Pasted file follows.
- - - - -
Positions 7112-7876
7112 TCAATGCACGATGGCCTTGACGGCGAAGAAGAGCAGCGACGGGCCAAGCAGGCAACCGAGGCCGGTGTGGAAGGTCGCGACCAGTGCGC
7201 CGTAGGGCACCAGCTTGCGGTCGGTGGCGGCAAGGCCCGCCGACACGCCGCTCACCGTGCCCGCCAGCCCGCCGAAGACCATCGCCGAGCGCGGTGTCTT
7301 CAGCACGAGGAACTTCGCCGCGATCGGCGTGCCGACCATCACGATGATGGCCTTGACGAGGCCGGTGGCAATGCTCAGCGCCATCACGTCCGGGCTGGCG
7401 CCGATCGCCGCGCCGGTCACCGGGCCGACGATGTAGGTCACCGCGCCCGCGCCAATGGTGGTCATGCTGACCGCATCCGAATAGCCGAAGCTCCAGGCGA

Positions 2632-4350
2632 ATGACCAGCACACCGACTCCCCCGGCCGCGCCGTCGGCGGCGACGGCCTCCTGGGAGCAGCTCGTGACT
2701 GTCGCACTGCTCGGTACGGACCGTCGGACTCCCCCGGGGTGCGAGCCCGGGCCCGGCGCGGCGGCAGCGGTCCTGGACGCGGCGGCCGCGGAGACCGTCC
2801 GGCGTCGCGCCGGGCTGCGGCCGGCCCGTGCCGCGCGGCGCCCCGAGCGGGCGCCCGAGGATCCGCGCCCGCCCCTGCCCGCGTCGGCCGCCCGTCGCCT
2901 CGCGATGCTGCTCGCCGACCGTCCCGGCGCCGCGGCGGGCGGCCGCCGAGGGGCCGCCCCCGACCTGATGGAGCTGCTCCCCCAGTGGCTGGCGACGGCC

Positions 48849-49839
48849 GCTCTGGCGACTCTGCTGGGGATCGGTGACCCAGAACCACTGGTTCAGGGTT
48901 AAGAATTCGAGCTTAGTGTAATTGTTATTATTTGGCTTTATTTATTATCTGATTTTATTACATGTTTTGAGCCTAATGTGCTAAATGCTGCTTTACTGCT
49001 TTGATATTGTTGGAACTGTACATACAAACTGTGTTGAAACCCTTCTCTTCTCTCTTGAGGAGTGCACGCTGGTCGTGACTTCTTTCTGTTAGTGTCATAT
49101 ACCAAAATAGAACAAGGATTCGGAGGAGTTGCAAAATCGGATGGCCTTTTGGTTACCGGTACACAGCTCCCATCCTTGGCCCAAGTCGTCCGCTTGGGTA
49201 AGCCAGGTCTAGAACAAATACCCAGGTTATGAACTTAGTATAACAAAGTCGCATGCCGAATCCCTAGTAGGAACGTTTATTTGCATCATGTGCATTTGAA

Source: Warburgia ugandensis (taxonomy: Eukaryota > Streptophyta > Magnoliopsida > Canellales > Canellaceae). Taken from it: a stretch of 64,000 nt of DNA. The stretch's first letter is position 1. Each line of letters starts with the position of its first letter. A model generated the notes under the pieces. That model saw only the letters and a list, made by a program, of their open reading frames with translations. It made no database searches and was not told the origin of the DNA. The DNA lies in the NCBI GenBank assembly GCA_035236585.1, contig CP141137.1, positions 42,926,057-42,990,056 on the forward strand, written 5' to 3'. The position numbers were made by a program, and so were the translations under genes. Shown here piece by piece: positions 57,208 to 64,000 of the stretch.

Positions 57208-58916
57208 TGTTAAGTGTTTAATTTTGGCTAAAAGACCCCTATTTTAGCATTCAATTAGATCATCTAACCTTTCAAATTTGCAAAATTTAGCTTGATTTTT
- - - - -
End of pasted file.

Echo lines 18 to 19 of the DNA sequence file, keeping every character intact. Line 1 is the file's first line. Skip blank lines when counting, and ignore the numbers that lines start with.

Positions 57208-58916
57208 TGTTAAGTGTTTAATTTTGGCTAAAAGACCCCTATTTTAGCATTCAATTAGATCATCTAACCTTTCAAATTTGCAAAATTTAGCTTGATTTTT